I have a three day course on SIRT starting tomorrow. I went ahead and created my own braindump of SIRT process breakdown on what's critical to a organization-wide SIRT team. Some of this I've had in my notes for awhile, other is stuff that's off-top of mind.
At the top of the hierarchy is "Response Program". That breaks down into roughly six components depending on how you break it down. Those are, in no specific order: Training & Awareness, Evidence Retention & Documentation, Management & Committee, Response, Detect, Escalate & Communicate. Lets break it down further:
Training & Awareness. Three components: Training of the staff to understand their part in these six components. Communication Campaigns in order to keep these individuals up to speed on changes, training, or simply to keep awareness high. Finally, Drills on a consistent basis. These drills may be paper-based, table top, or live fire.
Evidence Retention & Documentation. This includes a process for keeping Chain of Custody (and it's verification) as well as other Evidence Handling procedures such as storage or destruction. Finally; any documentation that must exist to satisfy any regulations, laws, audits, etc that need completed. Indeed, an audit of such procedures should be done on a regular basis to verify conformance with the procedure as well as best practice.
Management and/or Committee. The designation of an organization-wide membership of members who are responsible for three items: Providing the overall leadership and direction of the SIRT capabilities, Governance or oversight that such capabilities are mature, capable, practiced and ready when necessary, and finally the ability to grant the authority necessary for a SIRT to do what is needed in face of both certain and uncertain times.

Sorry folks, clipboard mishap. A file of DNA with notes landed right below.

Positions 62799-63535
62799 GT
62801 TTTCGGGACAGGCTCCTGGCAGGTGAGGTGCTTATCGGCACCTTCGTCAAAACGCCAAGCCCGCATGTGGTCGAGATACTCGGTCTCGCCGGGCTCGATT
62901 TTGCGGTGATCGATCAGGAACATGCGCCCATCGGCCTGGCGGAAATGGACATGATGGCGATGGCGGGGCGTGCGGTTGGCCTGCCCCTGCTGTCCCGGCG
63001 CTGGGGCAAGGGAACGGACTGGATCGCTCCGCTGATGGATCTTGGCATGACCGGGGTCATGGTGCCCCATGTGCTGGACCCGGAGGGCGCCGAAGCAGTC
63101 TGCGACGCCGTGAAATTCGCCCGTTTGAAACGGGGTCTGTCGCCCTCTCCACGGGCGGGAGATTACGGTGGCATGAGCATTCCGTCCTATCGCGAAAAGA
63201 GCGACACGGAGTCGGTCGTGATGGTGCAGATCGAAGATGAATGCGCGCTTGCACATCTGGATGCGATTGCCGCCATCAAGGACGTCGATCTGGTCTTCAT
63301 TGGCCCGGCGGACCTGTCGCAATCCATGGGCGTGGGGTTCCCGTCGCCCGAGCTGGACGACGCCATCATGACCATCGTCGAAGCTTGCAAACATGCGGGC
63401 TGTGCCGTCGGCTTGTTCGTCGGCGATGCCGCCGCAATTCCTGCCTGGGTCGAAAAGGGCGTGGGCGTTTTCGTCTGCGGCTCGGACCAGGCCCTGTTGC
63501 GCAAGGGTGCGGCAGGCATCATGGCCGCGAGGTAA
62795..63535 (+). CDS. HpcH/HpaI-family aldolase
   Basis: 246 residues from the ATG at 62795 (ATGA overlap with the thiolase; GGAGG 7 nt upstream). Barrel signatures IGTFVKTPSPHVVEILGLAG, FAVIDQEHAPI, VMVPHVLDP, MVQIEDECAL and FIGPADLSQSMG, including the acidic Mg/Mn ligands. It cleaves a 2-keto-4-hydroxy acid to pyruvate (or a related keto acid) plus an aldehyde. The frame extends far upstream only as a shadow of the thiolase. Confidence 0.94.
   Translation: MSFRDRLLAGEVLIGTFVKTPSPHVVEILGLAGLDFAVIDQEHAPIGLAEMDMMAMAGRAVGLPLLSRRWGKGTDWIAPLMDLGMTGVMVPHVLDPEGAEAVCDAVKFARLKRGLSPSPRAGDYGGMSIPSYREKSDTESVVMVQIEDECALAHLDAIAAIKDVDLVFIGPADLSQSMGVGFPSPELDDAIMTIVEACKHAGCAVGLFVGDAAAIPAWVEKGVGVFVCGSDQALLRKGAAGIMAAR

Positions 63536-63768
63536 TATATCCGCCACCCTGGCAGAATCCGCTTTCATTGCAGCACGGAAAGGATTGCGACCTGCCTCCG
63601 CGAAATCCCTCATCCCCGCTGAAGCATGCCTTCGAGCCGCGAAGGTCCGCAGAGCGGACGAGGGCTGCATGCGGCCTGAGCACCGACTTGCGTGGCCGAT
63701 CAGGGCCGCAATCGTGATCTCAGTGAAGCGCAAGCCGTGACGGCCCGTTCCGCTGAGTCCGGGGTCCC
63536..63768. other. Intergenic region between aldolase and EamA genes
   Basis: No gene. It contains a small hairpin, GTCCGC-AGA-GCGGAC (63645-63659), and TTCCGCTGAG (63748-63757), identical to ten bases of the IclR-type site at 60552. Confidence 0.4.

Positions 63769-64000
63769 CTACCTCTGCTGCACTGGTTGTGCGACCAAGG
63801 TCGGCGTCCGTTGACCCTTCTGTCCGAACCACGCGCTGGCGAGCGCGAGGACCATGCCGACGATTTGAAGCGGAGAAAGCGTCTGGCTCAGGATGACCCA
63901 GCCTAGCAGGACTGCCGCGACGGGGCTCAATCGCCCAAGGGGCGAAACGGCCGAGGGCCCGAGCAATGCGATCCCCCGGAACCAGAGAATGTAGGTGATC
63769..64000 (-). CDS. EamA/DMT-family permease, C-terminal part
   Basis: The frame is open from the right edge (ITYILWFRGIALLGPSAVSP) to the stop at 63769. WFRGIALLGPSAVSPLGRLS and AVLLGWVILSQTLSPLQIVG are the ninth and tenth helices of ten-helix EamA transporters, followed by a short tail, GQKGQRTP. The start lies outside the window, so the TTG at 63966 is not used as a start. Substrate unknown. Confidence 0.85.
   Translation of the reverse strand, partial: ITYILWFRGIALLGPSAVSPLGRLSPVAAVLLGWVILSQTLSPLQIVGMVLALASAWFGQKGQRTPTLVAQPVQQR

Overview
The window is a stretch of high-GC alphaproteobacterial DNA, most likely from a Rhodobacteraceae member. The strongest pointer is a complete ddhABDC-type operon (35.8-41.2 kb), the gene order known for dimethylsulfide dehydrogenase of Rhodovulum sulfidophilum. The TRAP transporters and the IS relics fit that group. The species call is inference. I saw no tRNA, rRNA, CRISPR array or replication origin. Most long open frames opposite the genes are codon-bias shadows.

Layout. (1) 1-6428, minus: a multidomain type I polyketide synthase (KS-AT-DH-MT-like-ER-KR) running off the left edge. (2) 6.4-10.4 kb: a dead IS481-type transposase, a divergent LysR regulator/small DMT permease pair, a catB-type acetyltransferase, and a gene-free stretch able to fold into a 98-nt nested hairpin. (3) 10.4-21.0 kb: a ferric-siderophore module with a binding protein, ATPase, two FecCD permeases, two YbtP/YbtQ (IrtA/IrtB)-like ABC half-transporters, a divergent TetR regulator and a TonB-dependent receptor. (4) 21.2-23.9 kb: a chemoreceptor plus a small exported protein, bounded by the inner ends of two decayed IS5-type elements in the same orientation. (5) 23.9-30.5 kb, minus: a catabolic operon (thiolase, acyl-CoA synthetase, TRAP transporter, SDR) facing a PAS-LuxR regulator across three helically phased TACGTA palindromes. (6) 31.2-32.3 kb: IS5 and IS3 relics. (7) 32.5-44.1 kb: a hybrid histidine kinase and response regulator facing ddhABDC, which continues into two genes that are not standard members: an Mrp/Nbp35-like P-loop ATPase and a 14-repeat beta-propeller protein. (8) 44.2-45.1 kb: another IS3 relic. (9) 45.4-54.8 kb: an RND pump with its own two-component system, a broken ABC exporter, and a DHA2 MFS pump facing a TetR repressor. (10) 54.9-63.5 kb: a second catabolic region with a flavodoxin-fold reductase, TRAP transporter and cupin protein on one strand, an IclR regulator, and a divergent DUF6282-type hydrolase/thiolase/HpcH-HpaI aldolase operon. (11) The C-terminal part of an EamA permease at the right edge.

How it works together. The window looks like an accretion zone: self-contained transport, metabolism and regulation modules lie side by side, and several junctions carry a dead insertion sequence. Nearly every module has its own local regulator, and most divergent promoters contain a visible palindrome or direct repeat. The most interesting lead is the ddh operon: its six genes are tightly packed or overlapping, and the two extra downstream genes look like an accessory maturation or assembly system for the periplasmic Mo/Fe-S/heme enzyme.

Response. I see response as containing three key components (as outlined in NIST 800-61) which include containing a threat, eradicating the threat (and mitigation of vulnerabilities to prevent it in the future) as well as recovery into normal operations and further monitoring controls to confirm the threat has indeed been eradicated.
Detect. I keep the detect separate from response component; this is probably personal preference but I believe it allows for more accountability and focus on making sure all detection capabilities are in place. Detect focuses on processes targeted at the Identification, Validation, and Escalation of an event into an incident.
Escalate & Communicate. Three key areas: Triage/escalation protocols, contact lists, and definition of roles.
I'll add and subtract from these thoughts in followup posts after I complete the course.